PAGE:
By Sibel Tinar, Senior Contributing Reporter
RIO DE JANEIRO, BRAZIL – A large-scale operation named Operação Guilhotina (Operation Guillotine), conducted last week by Brazil’s Polícia Federal (Federal Police), the country’s federal investigation bureau, has so far led to the arrests of 38 people in Rio de Janeiro due to their involvement with criminal gangs and activities.
Thirty of the arrested are police officers, and eight are civilians, while seven of the 45 arrest warrants issued remain outstanding. 580 agents have been mobilized for the operation that began on February 11th, and raided several police stations in various neighborhoods of Rio.
Among the arrested was Carlos Antônio de Oliveira, the former deputy chief of Polícia Civil (Civil Police), who used to hold a high-ranking position in the city’s Secretariat of Public Order until he was fired by the mayor Eduardo Paes upon his arrest.
Allan Turnowski, who used to be the Chief of Polícia Civil until this week, announced his resignation on Tuesday, despite the lack of formal accusations against him, as his former deputy Oliveira’s arrest caused a crisis within the department.
Operação Guilhotina aims to expose and eradicate police corruption that empowers the criminal gangs. The accusations that led to the issue of the warrants include receiving bribes from drug and weapons traffickers, providing criminals with information and protection, supporting militias, as well as involvement with prostitution and illegal gambling.
The officers were also accused of reselling the weapons and drugs that were confiscated during the city-wide conflicts last November that led to big police operations in Vila Cruzeiro and Complexo do Alemão.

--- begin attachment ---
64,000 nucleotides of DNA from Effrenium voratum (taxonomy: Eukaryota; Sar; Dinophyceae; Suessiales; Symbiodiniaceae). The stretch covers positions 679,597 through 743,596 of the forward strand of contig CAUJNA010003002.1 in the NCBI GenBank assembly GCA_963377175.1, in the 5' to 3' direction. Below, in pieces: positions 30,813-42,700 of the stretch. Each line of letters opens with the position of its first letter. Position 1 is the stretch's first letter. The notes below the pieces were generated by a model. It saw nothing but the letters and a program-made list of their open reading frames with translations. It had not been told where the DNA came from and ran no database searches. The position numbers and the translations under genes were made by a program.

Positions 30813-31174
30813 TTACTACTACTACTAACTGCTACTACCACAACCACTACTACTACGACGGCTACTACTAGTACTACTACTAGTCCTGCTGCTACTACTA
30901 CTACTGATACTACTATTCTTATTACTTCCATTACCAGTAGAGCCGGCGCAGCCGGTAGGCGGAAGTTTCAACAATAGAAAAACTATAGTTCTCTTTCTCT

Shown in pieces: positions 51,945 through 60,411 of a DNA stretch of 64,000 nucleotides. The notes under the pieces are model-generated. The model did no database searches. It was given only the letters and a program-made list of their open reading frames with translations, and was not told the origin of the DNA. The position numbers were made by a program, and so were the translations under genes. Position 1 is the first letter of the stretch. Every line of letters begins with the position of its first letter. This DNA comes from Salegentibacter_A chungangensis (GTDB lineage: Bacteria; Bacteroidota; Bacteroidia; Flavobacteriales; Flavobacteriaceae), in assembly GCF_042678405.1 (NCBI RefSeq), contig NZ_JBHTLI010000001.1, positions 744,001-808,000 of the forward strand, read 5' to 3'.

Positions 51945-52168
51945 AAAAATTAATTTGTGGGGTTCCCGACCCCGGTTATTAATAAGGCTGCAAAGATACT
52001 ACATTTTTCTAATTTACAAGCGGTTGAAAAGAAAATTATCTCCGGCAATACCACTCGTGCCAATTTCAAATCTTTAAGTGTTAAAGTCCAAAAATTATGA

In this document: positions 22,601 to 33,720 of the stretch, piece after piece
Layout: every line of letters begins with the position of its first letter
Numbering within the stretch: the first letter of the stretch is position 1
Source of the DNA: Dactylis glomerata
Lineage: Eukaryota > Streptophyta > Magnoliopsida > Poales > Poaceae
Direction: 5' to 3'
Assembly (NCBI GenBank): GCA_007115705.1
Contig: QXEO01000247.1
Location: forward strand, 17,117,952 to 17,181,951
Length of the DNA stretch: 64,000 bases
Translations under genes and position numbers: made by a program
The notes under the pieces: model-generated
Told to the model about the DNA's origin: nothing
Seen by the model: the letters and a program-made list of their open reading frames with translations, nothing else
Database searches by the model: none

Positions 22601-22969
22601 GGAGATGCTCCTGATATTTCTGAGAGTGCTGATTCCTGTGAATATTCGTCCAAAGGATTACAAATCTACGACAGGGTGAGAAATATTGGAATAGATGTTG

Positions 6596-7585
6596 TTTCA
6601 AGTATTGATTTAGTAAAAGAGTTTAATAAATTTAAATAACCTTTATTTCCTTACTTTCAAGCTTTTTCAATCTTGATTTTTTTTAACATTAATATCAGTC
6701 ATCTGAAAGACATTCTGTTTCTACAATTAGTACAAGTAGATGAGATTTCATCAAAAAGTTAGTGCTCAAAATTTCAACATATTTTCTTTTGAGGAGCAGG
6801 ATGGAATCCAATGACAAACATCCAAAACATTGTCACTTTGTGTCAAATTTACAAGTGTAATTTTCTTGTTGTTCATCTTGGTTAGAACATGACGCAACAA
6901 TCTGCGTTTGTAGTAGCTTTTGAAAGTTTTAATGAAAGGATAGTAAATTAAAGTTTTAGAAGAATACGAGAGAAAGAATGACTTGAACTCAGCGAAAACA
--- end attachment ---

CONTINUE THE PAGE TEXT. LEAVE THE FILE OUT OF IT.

“This was the first step towards rooting out the corrupt police in the state of Rio de Janeiro,” said Ângelo Fernando Goia, the commander of Polícia Federal that led the operation.
Brazil’s Minister of Defense, Nelson Jobim reiterated the importance of conducting rigorous public investigations. “We need to catch [the corrupt officers]; we need to put them in jail,” he said. “This will enable the identification of the internal problems within the police.”
Operação Guilhotina follows an investigation that began in 2009, with information that was uncovered during another police operation in Rocinha, Rio’s largest favela, and has involved phone taps and informants that led the investigators to the suspects.
“Nowhere in the world can the police make progress when they have this kind of people in their ranks,” said Jose Mariano Beltrame, the state security secretary of Rio, and added: “Such an operation may not be good for the image of the police, but in time it will be very beneficial.”
Beltrame has also stated that investigations on police officers were continuing, and new operations would take place in the near future. “I want the police officers to feel that they are being monitored,” he said. “This is a structural change.”
The operation comes at a critical time for Rio de Janeiro, in which the city has been trying to clean itself up and restore its image, due to the international scrutiny it faces as the host of the 2014 World Cup finals and 2016 Olympics.